Rienschield’s Meats and Deli
Rienschield’s Meats and Deli is one of the few businesses to stay afloat amidst the ever-changing backdrop of Bremen. Rienschield's is best known for their sausages, which they make from beef and pork mostly. Because they are located in a rural area, they also process a lot of venison products, which is where owner Kenny Rienschield got most of his experience and practice. During a year, Rienschield’s would process 50,000-60,000 pounds of venison. At their current location, they can process about 2,000 pounds of meat in a week. Because of this, it would sometimes take six months to process all of the deer that were brought in during hunting season. Rienschield's Meats & Deli is the only food manufacturer in Bremen.
Kenny started out in the meat industry in 8th grade as a clean-up boy. He eventually bought the shop he worked for in 1978. This shop was located in Rushville and was a corner grocery store. In 1982, he bought the current location of the business and started manufacturing sausage in 1985. Before making sausage, the shop was strictly a butcher shop. Due to changes in the market (i.e. people no longer put an entire cow in their freezer), Kenny began making sausage to keep the business afloat. The current location was actually a locker plant, where people rented a place to store their meat, until Kenny renovated the building. Currently, Rienschield's Meats & Deli makes 50 products - hams, bacons, bologna, sausages, beef jerky, and lunch loaves. Although they have diversified their business, they do still butcher meat on location. In addition to selling from their retail store on location, they also ship their products. They are known for catering weddings and other events as well. The big draw of their catering business is their hog roast; they bring their equipment to the event location and roast the hog on site.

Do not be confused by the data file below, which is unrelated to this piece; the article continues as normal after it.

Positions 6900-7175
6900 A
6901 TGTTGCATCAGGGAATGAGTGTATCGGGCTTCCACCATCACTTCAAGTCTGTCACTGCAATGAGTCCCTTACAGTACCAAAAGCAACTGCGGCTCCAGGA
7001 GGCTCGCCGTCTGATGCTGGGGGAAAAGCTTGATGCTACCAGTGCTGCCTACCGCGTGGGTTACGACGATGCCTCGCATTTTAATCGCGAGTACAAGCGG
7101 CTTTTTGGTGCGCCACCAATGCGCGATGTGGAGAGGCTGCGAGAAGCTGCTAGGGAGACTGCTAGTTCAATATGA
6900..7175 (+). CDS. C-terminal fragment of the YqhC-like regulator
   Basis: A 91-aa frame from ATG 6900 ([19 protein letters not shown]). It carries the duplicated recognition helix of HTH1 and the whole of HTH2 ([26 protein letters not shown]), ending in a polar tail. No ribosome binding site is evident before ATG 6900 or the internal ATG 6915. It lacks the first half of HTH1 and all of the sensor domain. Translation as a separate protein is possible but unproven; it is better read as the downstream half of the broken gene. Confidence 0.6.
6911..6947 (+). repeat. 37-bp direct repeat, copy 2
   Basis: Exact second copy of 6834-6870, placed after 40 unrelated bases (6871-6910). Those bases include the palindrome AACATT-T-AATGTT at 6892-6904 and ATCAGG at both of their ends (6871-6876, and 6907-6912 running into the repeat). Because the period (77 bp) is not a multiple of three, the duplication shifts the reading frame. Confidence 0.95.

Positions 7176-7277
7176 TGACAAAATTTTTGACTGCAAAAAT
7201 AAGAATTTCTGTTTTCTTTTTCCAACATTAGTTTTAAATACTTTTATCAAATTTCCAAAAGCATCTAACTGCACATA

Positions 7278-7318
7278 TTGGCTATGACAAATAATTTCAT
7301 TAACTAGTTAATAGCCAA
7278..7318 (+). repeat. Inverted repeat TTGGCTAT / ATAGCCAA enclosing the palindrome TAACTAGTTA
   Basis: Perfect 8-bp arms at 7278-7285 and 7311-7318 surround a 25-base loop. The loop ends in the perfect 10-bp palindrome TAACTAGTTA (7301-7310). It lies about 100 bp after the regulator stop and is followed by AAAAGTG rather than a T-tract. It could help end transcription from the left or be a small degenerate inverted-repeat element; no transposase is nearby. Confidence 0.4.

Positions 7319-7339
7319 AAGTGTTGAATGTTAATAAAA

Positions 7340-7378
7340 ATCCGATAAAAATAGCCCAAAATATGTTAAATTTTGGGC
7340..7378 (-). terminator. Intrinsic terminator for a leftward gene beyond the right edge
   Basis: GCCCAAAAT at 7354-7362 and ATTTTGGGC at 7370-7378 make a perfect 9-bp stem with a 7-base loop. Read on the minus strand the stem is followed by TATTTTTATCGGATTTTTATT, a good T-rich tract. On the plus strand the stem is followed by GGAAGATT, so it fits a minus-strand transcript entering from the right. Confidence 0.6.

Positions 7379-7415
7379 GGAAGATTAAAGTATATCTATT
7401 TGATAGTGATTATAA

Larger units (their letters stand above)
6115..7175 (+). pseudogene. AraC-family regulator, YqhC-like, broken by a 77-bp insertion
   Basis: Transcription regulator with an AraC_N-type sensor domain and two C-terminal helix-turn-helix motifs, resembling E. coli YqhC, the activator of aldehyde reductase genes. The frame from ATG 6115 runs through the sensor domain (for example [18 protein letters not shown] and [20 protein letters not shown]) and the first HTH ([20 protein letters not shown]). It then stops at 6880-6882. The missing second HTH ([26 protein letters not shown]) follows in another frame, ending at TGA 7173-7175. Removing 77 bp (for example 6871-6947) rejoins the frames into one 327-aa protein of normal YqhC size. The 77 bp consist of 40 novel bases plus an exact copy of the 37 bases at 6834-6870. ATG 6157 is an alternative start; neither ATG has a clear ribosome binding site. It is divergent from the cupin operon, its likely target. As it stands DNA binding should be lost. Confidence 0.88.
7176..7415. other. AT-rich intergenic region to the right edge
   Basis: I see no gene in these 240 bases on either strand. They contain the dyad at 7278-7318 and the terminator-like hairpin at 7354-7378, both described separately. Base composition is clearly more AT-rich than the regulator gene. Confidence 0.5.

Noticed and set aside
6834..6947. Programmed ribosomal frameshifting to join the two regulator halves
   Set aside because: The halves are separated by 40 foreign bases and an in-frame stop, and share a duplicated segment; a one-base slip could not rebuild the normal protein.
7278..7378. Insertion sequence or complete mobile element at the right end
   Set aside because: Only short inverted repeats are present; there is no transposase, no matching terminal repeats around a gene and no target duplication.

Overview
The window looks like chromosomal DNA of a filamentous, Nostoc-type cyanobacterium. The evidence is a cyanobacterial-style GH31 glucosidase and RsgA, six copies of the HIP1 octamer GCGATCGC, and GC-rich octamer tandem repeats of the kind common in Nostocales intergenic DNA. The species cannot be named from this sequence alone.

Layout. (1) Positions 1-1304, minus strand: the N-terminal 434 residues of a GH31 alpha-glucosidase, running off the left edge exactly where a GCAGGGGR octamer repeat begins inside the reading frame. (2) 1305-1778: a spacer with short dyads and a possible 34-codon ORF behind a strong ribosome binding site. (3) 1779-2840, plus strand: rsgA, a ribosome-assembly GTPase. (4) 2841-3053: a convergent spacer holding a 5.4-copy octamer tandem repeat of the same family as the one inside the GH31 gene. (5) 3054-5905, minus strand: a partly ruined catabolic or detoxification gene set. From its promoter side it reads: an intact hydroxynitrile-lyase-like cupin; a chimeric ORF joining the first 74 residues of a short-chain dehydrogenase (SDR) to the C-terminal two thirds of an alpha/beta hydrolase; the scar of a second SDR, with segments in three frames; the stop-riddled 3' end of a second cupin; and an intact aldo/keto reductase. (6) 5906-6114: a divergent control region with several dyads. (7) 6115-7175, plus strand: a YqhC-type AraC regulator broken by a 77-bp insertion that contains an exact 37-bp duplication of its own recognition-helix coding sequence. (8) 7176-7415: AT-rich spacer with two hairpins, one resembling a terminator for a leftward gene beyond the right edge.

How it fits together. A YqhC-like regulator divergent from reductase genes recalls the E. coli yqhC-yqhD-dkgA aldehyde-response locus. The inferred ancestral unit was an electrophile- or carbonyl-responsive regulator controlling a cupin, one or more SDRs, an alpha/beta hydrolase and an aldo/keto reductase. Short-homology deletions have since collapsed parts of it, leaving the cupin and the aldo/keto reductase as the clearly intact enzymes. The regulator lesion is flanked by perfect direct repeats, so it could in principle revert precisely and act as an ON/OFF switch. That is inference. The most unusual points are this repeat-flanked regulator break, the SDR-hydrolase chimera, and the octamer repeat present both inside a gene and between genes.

Most of Rienschield's Meats & Deli's customers are not locals. They are middle-to-higher income individuals because the business produces higher end products from hormone-free animals and does not use least-cost formulations. Most of the customers shop weekly, bi-weekly, or monthly. People are now buying more frozen meat to have on hand, so that they do not have to shop as often.
Because Rienschield's Meats & Deli sells on the internet, they are interested in getting their name out to the public. One of the ways they do this is through participating in competitions. These competitions require the participants to develop a product and do the marketing and nutritional research on the product. The products are not judged on taste, but rather on their marketability and nutritional values. On the walls of the business are framed ribbons from Ohio beef contests; Rienschield's Meats & Deli has won several awards over the past few years for their meat products. Because getting one's name out can be expensive and time-consuming, Rienschield's sells some of their products to other companies, who put their name on the products. For example, one product would use Kenny's sausage recipe but would use the label, distribution, and marketing of another company. This is a common practice in food production: larger companies using the products of smaller companies.
One of the new trends that Kenny discusses is the return to the old-fashioned way of raising animals. Farmers are not relying as heavily on hormones. Some farmers are raising hormone-free meat, which consumers are eager to buy. One of the problems is that not all consumers are conscious of the quality of the meat they buy. People are becoming more concerned about the residues from meat that comes from a cow that has received hormones. The new buzzword in meat, according to Kenny, is organic. He says he has been in the business long enough to remember when meat was hormone-free and now people are going back to that, a concept which he wholeheartedly supports.